Justin and I made the mistake of having a nap that lasted until nearly 9:00pm. Don’t do this! Once we woke up, we discovered that many restaurants had closed for the evening. Luckily, we had a kitchen at our disposal. We walked over to a grocery store near the Hallgrimskirkja church called Krambúð was open for 24 hours a day. Furthermore Krambúð had lots of vegan meals and ingredients, like Violife cheeses, sausages, steaks, and snacks. We stocked up on seitan steaks, rice, plant-based milk, and an assortment of other ingredients and snacks to last us a couple of days.
Day 2: Reykjavik
Ready for day 2 of our Iceland 2 week itinerary? We woke up feeling refreshed and ready to explore Reykjavik! Here are a few of the sights that I recommend that you check out:
- Hallgrimskirkja: It’s the tallest church in Iceland and it towers above all other buildings in Reykjavik. The architecture is modern and intriguing, and there’s an amazing view of the city from the top. You simply must check it out.
- Laugavegur: The main shopping street and one of the oldest streets of Reykjavik. You’ll find boutiques, bars, restaurants, interesting houses and street art all along Laugavegur. It literally translates to mean “wash road” and used to lead to the hot springs where the whole city’s washing was done. Hit up the Lebowski Bar if you’re looking for a fun places to enjoy a pint (but be prepared for the steep price tag).
- Walk along the harbourfront for a beautiful view and check out Sólfar (The Sun Voyager) statue. The Harpa concert hall is also located on the waterfront. It’s a magnificent building from the outside and the inside, and you should definitely venture inside if you have the time (or even catch a performance!).
- Consider picking up a Reykjavik City Card for free admission to several city attractions, thermal pools, transportation, and other discounts, too.
For meals, I highly recommend splurging on dinner at Kaffi Vinyl (Hverfisgata 76), an entirely vegan restaurant and record shop in Reykjavik. We also stopped at Reykjavik Chips () for perfectly seasoned fries and yummy dips. For more details on where to visit and dine in Reykjavik, check out our Reykjavik 1 Day Itinerary. You can also watch a video all about our day in Reykjavik.
Day 3: Rental Car and Golden Circle
On our third day in Reykjavik, we departed the city and picked up our rental car from Go Car Rental. A Go Car Rental shuttle van picked us up from our accommodation and transported us to their rental center and office. We chose a 4WD Suzuki Jimny with an automatic transmission (sadly, neither of us can drive a manual car). We wanted to have the flexibility to drive off the Ring Road, so we opted for the four wheel drive vehicle. If you’re not planning to drive on any of the F-Roads (which we didn’t end up doing), you probably don’t need a 4WD car.
The staff members were very friendly and helpful. They gave us a map, a card for a small discount on gas at certain gas stations, and tips about the must-see spots in Iceland. We were warned that there are speed traps throughout Iceland. Justin and I felt really well prepared as we got behind the wheel to begin our adventure. Want to do some price comparisons first? Click here to search for car rentals in order to get the best price.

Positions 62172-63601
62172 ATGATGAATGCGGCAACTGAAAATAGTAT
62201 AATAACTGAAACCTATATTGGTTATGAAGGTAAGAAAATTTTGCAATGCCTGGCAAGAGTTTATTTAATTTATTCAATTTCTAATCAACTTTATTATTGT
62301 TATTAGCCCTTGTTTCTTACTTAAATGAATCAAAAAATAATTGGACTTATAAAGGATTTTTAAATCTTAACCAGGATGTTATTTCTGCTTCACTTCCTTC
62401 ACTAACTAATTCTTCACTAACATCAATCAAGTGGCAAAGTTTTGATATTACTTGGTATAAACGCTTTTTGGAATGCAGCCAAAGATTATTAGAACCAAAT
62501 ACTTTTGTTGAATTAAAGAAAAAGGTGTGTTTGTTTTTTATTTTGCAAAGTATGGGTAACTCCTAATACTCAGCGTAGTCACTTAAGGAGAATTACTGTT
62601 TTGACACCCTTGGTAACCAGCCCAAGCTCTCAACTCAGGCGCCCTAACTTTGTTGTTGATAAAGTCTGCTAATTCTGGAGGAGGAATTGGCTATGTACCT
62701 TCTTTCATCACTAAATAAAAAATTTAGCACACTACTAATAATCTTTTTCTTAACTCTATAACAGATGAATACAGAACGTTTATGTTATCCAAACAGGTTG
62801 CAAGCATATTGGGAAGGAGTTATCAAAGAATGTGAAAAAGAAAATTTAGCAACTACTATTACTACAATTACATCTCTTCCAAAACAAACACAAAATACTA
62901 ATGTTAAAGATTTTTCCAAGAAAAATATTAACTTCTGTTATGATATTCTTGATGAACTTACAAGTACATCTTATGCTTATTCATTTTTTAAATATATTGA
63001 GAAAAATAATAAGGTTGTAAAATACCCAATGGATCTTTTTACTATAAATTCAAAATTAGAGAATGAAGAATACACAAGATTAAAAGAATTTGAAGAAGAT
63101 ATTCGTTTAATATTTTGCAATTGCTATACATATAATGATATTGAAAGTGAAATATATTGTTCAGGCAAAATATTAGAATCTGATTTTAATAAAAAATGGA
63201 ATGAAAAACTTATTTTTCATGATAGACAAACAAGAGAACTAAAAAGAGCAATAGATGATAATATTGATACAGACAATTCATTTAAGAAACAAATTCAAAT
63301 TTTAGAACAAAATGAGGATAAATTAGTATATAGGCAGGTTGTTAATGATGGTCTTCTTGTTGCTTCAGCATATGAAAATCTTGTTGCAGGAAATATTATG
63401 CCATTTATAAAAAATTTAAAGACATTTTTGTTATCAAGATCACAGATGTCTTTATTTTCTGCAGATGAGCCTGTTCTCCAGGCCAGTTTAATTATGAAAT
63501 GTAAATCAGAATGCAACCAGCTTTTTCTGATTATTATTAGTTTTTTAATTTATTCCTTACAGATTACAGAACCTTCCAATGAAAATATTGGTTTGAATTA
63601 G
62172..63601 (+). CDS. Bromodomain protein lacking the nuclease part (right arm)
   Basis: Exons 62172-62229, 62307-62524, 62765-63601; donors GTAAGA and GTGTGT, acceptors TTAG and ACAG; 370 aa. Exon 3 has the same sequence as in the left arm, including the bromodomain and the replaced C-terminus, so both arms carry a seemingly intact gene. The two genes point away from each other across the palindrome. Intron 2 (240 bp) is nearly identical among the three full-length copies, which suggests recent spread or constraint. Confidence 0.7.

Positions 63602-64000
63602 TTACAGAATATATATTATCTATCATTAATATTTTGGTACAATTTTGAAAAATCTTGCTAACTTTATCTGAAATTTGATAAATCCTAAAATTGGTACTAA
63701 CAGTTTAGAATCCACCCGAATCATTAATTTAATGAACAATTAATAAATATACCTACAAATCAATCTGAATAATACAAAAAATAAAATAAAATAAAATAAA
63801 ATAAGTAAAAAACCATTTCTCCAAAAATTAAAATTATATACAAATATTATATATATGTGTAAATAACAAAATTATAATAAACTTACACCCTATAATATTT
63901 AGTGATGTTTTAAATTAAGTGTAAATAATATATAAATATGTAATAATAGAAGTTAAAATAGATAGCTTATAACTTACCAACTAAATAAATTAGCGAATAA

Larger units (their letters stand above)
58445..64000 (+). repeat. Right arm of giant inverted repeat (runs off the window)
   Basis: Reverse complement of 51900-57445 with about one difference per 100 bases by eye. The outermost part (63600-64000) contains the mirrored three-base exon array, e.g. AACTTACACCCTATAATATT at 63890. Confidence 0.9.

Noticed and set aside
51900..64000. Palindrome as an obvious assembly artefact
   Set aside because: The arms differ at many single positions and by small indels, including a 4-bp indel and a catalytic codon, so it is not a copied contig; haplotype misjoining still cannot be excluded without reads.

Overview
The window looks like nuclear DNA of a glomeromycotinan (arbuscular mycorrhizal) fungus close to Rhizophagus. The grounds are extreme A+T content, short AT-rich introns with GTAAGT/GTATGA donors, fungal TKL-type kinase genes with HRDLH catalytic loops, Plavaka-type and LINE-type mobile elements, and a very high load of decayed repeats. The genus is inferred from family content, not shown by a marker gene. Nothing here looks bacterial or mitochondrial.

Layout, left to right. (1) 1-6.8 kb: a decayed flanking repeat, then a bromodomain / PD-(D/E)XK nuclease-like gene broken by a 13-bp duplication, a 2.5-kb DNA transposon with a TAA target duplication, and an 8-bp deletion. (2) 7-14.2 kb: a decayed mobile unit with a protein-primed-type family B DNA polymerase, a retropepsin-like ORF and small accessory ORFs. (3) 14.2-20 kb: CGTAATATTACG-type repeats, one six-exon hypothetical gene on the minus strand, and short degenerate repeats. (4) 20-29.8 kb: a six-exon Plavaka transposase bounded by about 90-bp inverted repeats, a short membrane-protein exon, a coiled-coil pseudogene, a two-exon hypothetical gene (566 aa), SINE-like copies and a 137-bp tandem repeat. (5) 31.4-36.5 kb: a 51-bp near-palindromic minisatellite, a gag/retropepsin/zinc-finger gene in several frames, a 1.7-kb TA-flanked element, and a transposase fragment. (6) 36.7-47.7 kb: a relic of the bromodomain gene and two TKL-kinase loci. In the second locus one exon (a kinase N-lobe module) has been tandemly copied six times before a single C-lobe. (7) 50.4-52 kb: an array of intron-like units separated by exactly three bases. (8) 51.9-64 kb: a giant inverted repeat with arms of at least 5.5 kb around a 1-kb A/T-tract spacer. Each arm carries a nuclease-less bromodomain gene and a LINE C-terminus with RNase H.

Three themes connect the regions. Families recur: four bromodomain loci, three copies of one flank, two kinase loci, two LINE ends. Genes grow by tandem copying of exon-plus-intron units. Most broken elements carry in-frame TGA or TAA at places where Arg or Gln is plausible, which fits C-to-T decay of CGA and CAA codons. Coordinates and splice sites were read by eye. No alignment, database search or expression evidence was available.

Safety Tip: Always drive with your headlights on in Iceland, even during the day. It’s the law! We didn’t know this and drivers kept flashing their high beams at us. We figured it out and turned our lights on for the remainder of the trip.
Why Rent a Car in Iceland?
Renting a car in Iceland was such a good idea as we drove all over the place. The best part of a road trip around Iceland? Being able to stop wherever you want, whenever you want. If we saw something that looked interesting, we pulled over to take a look. If we decided to spend two hours at that one waterfall, we did it without any difficulty. On many days, we reached our accommodation late at night because we were out exploring all day. A car rental gave us the flexibility to make the trip exactly how we wanted it.
The Golden Circle
Even if you’re only spending a few days in Iceland, I recommend renting a car and doing a self drive tour of the Golden Circle. It’s close to Reykjavik and will give you a great introduction to the natural wonders of the country. The Golden Circle consists of three main sites: Þingvellir National Park (Thingvellir National Park), Geysir, and Gulfoss.
Thingvellir National Park is a UNESCO World Heritage Site and the location of Iceland’s first parliament. Thingvellir is also the only place in the world where two individual tectonic plates are visible above ground. Most tectonic plate boundaries are only seen underwater. At Thingvellir, the ridges of the North American and Eurasian tectonic plates tower above the ground. You can walk between them. The rift runs right through Þingvallavatn, the largest lake in Iceland. At the Silfra Fissure, a crack between the North American and Eurasian plates at Þingvallavatn, you can snorkel or scuba through the middle. There are plenty of other amazing natural marvels at Þingvellir National Park, so be sure to check out my post about The Golden Circle to read more information about everywhere you need to go.
Our next stop of the Golden Circle was Geysir, the place for which all geysers are named. Unfortunately, Geysir rarely erupts anymore. However, there’s a slightly smaller one called Strokkur that erupts very regularly. You can see the hot water burst from the surface once every two to ten minutes. While we were visiting, Strokkur erupted a few times. The water shoots anywhere from 15 to 40 meters high. It’s quite the sight!
The last stop on our Golden Circle self drive tour was Gullfoss, also known as the Golden Falls. It’s a gigantic and stunning waterfall, even on a rainy day. I enjoyed the moody atmosphere as the raging waters plunged over the cliff edge. There are paths along the waterfall so you can get a closer look. We didn’t spend too much time here due to the rain, but it’s quite a magnificent stop. Here is a video of our trip around the Golden Circle if you’d like to see these sights in motion.